modes of operation based on tweakable block ciphers.”

Clive Robinson November 23, 2009 2:38 AM

@ Brad Conte,

“For those still interested in more on the definition of a tweakable block cipher”

Or to put it another way,

“when is a key not a key?

Or more poeticaly “A rose by anyother name would smell as sweet”

There are various answers to this depending on what you change and how.

Back with DES we had a fixed data transposition that gave rise to the idea of modifing the data into the block cipher either in a fixed or changable way (think about the Unix password system).

This gave rise to the idea of “whitening” where you xored the data with a changable value (equivalent of an IV). And also a progamable permutation has been touted for software only systems (the hardware takes up to much real estate). Neither method is in it’s self is a secure step but it significantly adds to other issues for cryptoanalysis in a cheap and easy way.

You could look on it as a “pre-ciphering” of the data. I and others at various points in time proposed using a stream cipher instead of a fixed IV to do the same thing but get real strength out of the process for little extra cost (the down side is syncing up the system but there are ways to making it self syncing).

Like wise you can “whiten the key” in various ways before, during and after key expansion. Again by permutation or substitution as a fixed IV or via a stream cipher (which again I and others have proposed at various points in time for both software and hardware implementations).

None of the above in the general case should overly effect the strength of the block cipher design (yes I know there are specific cases to prove the “Don’t do it Jim” rule 😉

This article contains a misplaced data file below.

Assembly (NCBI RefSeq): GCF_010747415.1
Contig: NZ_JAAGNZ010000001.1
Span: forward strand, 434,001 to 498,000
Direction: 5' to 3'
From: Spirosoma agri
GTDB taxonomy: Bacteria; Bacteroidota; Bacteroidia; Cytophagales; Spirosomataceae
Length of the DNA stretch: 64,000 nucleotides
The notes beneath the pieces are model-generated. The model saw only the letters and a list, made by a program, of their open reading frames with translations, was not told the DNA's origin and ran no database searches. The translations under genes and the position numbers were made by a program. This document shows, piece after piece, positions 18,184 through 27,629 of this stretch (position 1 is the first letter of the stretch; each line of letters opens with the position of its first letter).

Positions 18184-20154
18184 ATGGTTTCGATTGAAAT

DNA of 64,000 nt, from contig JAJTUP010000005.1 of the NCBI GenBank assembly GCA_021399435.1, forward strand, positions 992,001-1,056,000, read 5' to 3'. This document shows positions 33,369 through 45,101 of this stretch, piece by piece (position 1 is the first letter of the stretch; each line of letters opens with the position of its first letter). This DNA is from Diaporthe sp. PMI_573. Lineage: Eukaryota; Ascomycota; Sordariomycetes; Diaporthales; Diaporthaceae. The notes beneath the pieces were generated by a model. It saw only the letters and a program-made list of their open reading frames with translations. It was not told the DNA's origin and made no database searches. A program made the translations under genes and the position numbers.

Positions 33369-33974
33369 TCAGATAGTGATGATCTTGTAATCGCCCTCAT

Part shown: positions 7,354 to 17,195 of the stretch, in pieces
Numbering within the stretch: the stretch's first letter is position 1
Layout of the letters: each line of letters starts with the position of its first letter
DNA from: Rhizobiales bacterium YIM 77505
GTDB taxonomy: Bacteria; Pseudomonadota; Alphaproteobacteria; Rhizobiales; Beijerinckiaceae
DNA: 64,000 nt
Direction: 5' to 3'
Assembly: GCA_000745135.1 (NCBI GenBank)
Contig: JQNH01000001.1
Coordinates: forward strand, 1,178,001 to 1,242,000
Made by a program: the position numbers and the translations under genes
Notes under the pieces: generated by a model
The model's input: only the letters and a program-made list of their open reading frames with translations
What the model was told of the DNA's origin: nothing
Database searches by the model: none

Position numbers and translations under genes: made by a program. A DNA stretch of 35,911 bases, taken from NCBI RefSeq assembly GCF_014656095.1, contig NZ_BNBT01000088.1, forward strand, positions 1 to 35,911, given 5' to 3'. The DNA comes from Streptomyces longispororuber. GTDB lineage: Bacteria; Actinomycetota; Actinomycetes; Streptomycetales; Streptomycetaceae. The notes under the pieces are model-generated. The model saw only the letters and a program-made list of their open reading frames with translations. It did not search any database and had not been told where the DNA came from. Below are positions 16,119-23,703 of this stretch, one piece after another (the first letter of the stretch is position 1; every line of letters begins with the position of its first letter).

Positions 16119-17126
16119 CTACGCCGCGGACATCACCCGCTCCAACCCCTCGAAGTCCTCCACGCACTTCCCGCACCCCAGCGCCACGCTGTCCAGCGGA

Then you can look at the actual data ciphering and this is where it can get a bit dodgy on the strength of the cipher.

If you loosly assume that a block cipher is based on a Fiestel network of some kind then you have the one way functions and the reversable mixing functions.

You can “moderately” safely apply whitening in all it’s forms to the inputs and outputs of the one way and mixing functions.
You can also take reversable data flow switching (block permutation) on more complex Fiestel mixing as well as the number of rounds. These can and will in most cases effect the strength of the block cipher so considerable care has to be excersised in both the design and selection of the control input.

It is arguable (and has been) that this is a very desirable idea because if somebody copies your design without knowing what is good and bad then you have a system that is always strong for you. But has the highly desirable feature (in some circles) that on occasions it will be considerably weaker for those who’s traffic you might wish to look at.

This is kind of doing an end run around the
Kerckhoffs’ axiom (restated by Claude Shannon) of “The enemy knows the system”. Effectivly it gives your opponent what is occasionaly a “stealth” trojan horse…

You can then start to play with the way the oneway and mixer functions actually work for instance instead of XOR across a byte you might use add/subtract or even a more complex function (a reversable DSP MAD for instance).

One method that has been around for many years is “programable S-Boxes” or State arrays.

The problem is not so much what we call things (whitening, tweekable, programable, etc) but that in many respects they are to general to be specificaly meaningfull (concepts not actuality) except in a clear context.
And as we know from “software specs” this is where things go astray.

Perhaps the “concepts” need a taxonomy developed as a framework in which specific implementations can be pigeon holed.

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Sidebar photo of Bruce Schneier by Joe MacInnis.